The Cavaliers are great because they have one of the game’s all-time great players, surrounded by a couple other All-Stars. They thrive by forcing teams to switch mismatches then going at right at them — Irving and LeBron were sixth and seventh in the NBA this season in percentage of isolation plays for them. Cleveland doesn’t run a motion offense like the Golden State team it will see in the finals, the Cavaliers are simple but efficient.

The mindset is straightforward: We have the better players, just try to stop us.

Boston had little success in this series playing that way — when Isaiah Thomas tried to pick apart the athletic Cavaliers defenders off the pick-and-roll both he and the Celtics struggled. Thomas had an offensive rating of 83 points per 100 possessions in this series before he was sidelined with an injury.

Without him, Boston had to rely on a more balanced, egalitarian offense — move the ball, move without the ball, find the open man, and trust him. The Celtics’ improved defense without Thomas was forcing more turnovers, and the Celtics were gang rebounding well. The result was a 123.4 points per 100 offensive rating in Game 3, then a decent 106.7 in Game 4 (despite the rough second half).

It just wasn’t enough.

Because the Cavaliers have LeBron James and Kyrie Irving. Two of the elite players in the NBA.

And in the NBA, talent wins out.

Charles Barkley tells Shaq he had to ride the coattails of Kobe Bryant, Dwyane Wade (VIDEO)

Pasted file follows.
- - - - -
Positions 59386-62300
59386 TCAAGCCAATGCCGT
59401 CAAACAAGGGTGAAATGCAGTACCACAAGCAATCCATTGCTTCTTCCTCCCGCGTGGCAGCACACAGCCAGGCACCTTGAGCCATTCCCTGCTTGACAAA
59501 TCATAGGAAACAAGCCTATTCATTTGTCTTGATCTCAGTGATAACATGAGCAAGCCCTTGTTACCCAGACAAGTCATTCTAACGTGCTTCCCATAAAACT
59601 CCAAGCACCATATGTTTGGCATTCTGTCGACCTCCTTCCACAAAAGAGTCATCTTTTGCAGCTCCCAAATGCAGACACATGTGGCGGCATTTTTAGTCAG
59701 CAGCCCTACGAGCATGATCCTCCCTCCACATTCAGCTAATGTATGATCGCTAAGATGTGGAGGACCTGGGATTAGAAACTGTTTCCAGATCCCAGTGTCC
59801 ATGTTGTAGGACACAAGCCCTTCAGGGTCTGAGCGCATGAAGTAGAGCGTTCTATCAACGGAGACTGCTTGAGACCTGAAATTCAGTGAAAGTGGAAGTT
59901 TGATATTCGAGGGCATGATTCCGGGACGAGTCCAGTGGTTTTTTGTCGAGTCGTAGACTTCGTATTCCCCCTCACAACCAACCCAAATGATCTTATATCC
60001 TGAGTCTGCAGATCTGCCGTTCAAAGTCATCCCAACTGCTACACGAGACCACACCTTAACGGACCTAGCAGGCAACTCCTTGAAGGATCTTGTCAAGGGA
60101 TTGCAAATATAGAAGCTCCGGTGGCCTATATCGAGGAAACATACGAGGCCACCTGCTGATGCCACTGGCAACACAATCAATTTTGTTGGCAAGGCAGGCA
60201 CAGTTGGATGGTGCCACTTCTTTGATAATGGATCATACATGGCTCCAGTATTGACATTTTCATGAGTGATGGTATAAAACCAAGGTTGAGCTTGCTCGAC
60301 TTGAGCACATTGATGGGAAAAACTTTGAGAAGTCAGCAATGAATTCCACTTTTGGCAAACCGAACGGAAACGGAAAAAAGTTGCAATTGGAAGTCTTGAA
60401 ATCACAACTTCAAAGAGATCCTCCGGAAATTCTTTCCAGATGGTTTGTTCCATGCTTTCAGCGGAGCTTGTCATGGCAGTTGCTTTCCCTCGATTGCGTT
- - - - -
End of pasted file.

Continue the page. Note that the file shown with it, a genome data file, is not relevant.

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Shaquille O’Neal and Charles Barkley can sometimes get into it on TNT’s programming surrounding NBA games, but Tuesday night after the Cleveland Cavaliers beat the Boston Celtics in Game 4, 112-99, was something different.

The two got testy — even more so than usual — as Barkley and Shaq traded insults.

Most notably, O’Neal went after the fact that Barkley only once made the NBA Finals, while Chuck told Shaq he had to ride the coattails of Kobe Bryant and Dwyane Wade to get his rings.

It felt at least partially real, especially if you watch Ernie Johnson’s reaction during the back-and-forth.

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Game 4 was more interesting, but a 30 minute special where Chuck and Shaq actually do move the furniture and throw down might draw more viewers than these playoffs.